Hope Springs

Stellar Sound Production
CD | Digital

One of my very favorite versatile vocalists, Janet Planet, has an eclectic repertoire with live shows and recordings that illuminate any songwriter’s work. She has addressed standards by such masters as Irving Berlin, Cole Porter, and Johnny Mandel, did two full albums dedicated to jazz treatments of Bob Dylan’s oeuvre, pens some of her own material, and often turns her talent to creations by writers she knows and admires. Some are fellow Wisconsinites. Hope Springs contains seven pieces with music and lyrics by Susan Weinschenk, an author and psychologist, with pensive and profound reflections on coping and hoping when we are dealing with the worst of times. Heartfelt and heartening, it’s a compact set of philosophy and encouragement set to music, delivered with the utmost sincerity and warmth by the elegant-voiced singer. What could be better than a trusted, supportive life coach coating truth with sublime honeyed sounds, sailing through pleasing melodies?

Writing or singing advice is a noble goal, but such endeavors could risk sounding pat, preachy, or simplistic. Lyrics about perseverance and keeping faith can stand a better chance of coming across as empathetic words of wisdom if we know the writer has been through tough times. That’s the case here. The liner notes state “Susan Weinschenk composes songs based on her own life experiences, as well as ideas and inspiration that comes to her.” Elsewhere, the writer publicly elaborated, stating: ” These songs were written over a two-year period. Some of this music came out of despair and hope from a year of my cancer journey that happened at the same time as the COVID pandemic.” The results are moving, but there’s no wallowing in self-pity or the kind of personal detail diary or vocabulary that would prevent commentary from being relatable in a more generalized way.

Words, like the melodies, are unpretentious but effective, sometimes using a device favored by lyricists over the years of references to Nature and weather to represent bad times and better times. In the wistful “Once Again,” which reminds me a bit of the folk song “Oh Shenandoah,” the striking a capella beginning sets the scene tersely with “The sky is gray/ The rain is falling/ My heart is heavy, like the clouds/ Sometimes I wonder if I’ll make it through the trials…” A reflection on “Winter” begins with a long, haunting instrumental introduction, then we hear mentions of the dark, cold and snow, followed by the patient “We’ll wait for the spring” and the assured “We’ll make it through the long, long night.” So, the hope in this Hope Springsselection is literally the season of spring, but elsewhere “spring” is a verb as in the adage “Hope springs eternal.”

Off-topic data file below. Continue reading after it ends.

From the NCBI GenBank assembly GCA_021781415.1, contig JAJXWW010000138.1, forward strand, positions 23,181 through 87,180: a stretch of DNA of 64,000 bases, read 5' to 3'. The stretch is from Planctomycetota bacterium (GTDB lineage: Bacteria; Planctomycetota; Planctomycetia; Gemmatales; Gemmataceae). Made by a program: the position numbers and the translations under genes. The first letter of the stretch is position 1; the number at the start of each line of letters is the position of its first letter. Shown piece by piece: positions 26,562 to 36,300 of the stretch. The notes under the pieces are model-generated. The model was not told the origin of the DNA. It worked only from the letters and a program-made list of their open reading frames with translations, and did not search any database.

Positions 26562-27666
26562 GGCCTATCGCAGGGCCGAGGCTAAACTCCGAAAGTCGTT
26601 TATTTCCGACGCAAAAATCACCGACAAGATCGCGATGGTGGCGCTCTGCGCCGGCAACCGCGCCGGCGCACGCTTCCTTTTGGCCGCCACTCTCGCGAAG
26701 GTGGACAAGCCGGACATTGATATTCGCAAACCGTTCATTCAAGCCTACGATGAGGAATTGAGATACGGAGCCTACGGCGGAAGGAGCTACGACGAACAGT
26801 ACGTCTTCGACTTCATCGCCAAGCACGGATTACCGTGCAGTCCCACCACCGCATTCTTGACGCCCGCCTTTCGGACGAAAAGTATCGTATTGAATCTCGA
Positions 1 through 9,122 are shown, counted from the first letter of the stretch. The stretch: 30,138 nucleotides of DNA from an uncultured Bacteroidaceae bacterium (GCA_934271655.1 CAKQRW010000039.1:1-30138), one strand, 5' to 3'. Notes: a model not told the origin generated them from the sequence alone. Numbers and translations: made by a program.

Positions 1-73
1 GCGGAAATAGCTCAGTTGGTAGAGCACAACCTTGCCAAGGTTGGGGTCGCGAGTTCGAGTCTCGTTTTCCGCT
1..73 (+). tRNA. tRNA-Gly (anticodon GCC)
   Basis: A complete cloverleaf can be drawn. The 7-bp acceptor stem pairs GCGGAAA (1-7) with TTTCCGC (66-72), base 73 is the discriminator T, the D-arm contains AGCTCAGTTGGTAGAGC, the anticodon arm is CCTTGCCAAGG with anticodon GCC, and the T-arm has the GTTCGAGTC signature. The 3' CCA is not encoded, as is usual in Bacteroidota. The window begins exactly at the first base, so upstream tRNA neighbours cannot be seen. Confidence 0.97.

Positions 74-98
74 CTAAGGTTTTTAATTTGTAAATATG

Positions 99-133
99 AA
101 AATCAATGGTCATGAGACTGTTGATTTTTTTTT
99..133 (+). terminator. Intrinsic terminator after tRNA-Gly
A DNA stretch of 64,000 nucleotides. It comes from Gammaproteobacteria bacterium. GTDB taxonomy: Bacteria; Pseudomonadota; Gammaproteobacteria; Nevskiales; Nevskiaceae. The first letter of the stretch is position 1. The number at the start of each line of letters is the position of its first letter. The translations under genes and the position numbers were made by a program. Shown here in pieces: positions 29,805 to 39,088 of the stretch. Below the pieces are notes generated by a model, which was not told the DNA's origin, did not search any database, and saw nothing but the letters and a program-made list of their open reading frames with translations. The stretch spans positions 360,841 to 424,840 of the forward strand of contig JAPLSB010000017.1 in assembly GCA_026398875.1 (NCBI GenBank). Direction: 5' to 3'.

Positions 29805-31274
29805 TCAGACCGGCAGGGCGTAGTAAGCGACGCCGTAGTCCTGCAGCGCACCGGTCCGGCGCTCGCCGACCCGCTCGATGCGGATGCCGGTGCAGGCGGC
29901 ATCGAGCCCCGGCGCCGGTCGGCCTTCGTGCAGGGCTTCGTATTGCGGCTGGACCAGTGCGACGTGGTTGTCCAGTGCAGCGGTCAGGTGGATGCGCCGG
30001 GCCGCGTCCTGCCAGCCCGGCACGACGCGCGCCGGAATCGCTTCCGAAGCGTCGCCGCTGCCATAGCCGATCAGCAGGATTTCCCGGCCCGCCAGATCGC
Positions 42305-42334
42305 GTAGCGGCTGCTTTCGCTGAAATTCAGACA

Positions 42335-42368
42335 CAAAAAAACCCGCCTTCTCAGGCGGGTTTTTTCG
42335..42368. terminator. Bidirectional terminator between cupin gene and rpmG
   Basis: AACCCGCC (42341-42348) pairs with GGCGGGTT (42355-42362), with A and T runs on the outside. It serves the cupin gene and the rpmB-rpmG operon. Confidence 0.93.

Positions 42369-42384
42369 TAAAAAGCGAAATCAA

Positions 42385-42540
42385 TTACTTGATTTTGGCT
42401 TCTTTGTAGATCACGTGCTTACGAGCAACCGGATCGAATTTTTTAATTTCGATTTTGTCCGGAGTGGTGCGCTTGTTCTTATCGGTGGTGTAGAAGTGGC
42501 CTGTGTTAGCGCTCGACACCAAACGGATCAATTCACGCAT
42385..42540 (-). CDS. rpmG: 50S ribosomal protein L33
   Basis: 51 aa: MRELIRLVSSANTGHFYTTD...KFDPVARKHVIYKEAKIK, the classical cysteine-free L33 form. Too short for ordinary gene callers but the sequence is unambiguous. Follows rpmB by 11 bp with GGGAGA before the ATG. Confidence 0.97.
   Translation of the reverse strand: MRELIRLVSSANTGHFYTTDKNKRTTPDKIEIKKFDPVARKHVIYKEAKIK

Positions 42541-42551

The soothing title song begins, “When things look darkest and you grow weary/ When you feel lost and alone/ The road is too long, the path too winding/ There is no clear way to go/ That’s when the light shines…” Rather than plodding and glum, the melody is economical and–surprise!–words such as “weary” come on high notes so they soar instead of feeling on-the-nose heavy or descending into dreariness. Other numbers center on joyful times, wishing love and peace for the listener, and references to personal relationships.

These contemplative performances are emotionally impactful, with the convincing balms and laments accompanied by moody but mostly spare instrumentals by an on-target quartet that includes the project’s coordinator in the studio, saxophonist Tom Washatka, the singer’s frequent collaborator (and husband).

If you have a friend or relative beset with struggles and in need of hope, Hope Springs is the ideal gift. It also can be the go-to self-help refresher course for the rest of us. Janet Planet’s life-affirming sensitivity and invigorating musicality are always the right prescription for a mood elevator.